From Sept 8th through Oct 20th, 2010.
Gallery I/D is currently presenting the exhibition Wildfire by Sasha Bezzubov. This show features a collection of photographs that document the aftermath of wildfires in California from 2003 to 2007. The large-format prints show the cumulative damage after nature wreaks its infernal and mighty power on places where humans have trod and perhaps, from nature’s perspective, invaded. The gorgeous West where vacationers commiserate with nature, set up camp to be closer to creation, and build homes in search of their inner quiet, is shown devoid of any humans, merely parts and particles of their presence pre-wildfires.
The images in Wildfire evoke feelings of post-war destruction and post-apocalyptic ravage. Yet they are beautiful in their composition and serve as a reminder of photography of what used to be the “wild” West, with expansive landscapes and pure grandeur punctuated by tones of gold and brown. Some of the images look like desert landscapes, but they are simply smoke-damaged scenes of destruction. The Ukrainian-American Bezzubov writes in his project statement that Wildfire “pays tribute to those earlier photographs, but also to bring them and the landscape they helped to fashion into question.” seeing the charred remains of cars, homes and other objects fashioned by human hands begs certain questions: Should we be there? Could we have prevented the fires? Will Mother Nature forgive us? Answers may not be easy to come by, but some of the images offer suggestions. In “Wildfire #78,” taken in 2008 after the Witch Creek Fire in Rancho Bernardo, California, we see a spiral staircase jutting into the landscape. Around it is the rubble of the home that once encased the stairs; behind it the cement and iron bar fence that was put around the house to offer it a measure of protection. If we listen to the echo of logic that whispers to us when seeing the photo, we have to conclude that no man can stand in the way of nature and her intentions. Other California locations where Bezzubov photographed for Wildfire include Plumas National Forest, Running Springs, San Diego County, and Cedar Glen.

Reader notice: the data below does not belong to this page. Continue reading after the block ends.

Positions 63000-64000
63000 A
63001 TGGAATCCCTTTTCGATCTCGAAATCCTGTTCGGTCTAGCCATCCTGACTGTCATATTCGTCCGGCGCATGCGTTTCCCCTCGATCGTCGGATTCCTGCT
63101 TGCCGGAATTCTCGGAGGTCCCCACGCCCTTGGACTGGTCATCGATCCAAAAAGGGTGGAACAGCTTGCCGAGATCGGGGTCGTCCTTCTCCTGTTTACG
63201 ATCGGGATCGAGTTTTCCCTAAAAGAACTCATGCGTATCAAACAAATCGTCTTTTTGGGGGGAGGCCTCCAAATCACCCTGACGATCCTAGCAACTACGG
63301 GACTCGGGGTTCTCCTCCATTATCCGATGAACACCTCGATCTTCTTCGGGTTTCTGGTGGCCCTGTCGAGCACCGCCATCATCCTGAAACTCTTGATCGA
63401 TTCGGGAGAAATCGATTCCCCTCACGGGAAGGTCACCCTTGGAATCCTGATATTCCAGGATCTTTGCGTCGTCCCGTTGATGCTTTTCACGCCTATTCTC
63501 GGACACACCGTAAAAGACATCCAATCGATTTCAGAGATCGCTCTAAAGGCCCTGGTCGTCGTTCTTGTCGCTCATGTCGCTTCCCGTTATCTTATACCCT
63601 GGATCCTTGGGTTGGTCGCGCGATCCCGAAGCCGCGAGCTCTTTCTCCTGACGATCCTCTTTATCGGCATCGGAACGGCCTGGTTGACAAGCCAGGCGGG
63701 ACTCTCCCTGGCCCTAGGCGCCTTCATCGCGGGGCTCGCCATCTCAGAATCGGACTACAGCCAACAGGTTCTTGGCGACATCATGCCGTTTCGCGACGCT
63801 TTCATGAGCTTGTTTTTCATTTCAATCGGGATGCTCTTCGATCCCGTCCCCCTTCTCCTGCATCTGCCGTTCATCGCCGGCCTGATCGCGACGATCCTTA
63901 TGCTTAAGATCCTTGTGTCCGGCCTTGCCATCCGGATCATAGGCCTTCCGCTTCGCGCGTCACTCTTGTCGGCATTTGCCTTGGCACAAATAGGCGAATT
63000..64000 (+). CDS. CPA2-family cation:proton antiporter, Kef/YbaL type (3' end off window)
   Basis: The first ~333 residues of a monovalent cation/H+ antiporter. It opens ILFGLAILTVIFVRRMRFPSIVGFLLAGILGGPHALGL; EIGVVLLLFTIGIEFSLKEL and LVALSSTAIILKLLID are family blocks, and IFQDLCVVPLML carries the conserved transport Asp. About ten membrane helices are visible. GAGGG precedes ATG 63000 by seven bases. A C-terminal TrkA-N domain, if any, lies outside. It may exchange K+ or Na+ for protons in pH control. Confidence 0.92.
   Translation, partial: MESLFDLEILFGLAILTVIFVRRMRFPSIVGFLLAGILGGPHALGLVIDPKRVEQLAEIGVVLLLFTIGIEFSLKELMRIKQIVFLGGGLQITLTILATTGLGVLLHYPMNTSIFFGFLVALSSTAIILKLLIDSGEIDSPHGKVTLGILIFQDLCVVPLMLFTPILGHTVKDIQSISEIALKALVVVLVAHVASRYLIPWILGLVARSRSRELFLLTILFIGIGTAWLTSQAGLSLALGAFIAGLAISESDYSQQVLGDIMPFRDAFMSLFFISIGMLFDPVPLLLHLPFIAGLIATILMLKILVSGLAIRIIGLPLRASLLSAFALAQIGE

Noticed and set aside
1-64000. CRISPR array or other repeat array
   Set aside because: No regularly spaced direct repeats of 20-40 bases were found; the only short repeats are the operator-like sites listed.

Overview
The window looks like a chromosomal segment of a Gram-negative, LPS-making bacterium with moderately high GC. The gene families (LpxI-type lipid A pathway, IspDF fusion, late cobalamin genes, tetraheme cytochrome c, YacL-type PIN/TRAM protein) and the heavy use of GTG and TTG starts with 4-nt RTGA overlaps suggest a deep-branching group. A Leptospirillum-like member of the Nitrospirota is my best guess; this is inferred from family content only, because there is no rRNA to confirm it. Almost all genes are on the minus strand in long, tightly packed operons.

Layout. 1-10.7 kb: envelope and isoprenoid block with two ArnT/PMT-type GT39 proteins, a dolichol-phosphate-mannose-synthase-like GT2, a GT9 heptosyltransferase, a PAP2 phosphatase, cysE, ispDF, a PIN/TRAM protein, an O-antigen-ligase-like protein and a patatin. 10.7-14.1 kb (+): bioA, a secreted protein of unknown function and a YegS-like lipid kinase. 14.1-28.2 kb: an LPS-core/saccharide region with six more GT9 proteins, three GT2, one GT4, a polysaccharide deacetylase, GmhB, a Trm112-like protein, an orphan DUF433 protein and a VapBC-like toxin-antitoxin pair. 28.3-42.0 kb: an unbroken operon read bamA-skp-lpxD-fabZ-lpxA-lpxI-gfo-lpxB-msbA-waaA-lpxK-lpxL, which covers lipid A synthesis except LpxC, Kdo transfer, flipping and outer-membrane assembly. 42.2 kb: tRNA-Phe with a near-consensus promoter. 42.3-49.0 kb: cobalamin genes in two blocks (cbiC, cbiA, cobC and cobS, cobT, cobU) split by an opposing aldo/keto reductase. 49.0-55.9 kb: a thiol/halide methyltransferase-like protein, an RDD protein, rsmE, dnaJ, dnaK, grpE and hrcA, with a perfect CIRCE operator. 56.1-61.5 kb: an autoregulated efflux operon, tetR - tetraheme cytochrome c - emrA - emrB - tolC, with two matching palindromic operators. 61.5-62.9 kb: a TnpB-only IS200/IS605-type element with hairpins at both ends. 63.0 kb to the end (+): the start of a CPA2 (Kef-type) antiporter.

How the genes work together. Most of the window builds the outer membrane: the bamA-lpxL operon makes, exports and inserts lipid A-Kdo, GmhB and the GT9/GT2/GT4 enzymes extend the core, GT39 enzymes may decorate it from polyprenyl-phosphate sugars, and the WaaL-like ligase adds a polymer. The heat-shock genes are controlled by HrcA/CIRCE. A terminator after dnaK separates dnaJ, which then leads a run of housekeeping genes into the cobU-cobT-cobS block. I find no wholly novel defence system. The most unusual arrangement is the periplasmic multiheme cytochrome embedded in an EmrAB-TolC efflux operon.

A multiple recipient of the prestigious Fulbright Scholarship Award for his work in Vietnam and India, Sasha Bezzubov is a photographer whose work utilizes various genres from portraiture to landscape and addresses conditions in the modern world that are shaped by history, politics and the environment. Working with a large format camera Sasha Bezzubov’s work deals with the world through a documentary practice that could be described as “creative treatment of actuality”. Sasha Bezzubov’s first monograph, “Wildfire” was published by Nazraeli Press in 2009 with an introduction by Bill McKibben, and his work has appeared in the New York Times Magazine, Esquire, Newsweek, Details, The Telegraph Magazine and Art and Auction, among others. His work is in the collection of Metropolitan Museum of Art, The Joy of Giving Something Foundation, the Allen G. Thomas Jr. Collection, and the Yale University’s Haas Library, as well as numerous private collections. Bezzubov has been a resident and visiting artist at Millay Colony for the Arts, International Center for Photography, The Cooper Union School of Art, Fashion Institute of Technology, Bakery Photographic Collective, and CW Post College. He has exhibited widely in the US and Europe and his work is represented by Daniel Cooney Fine Art (NY), Taylor DeCordoba (LA) and Gallery I/D (Miami). In addition to his solo work, Sasha Bezzubov has collaborated with Jessica Sucher since 2002 on such projects as Expats and Natives, The Searchers series, and most recently, Facts on the Ground. Sasha Bezzubov is a graduate of the MFA program in Photography at Yale School of Art.
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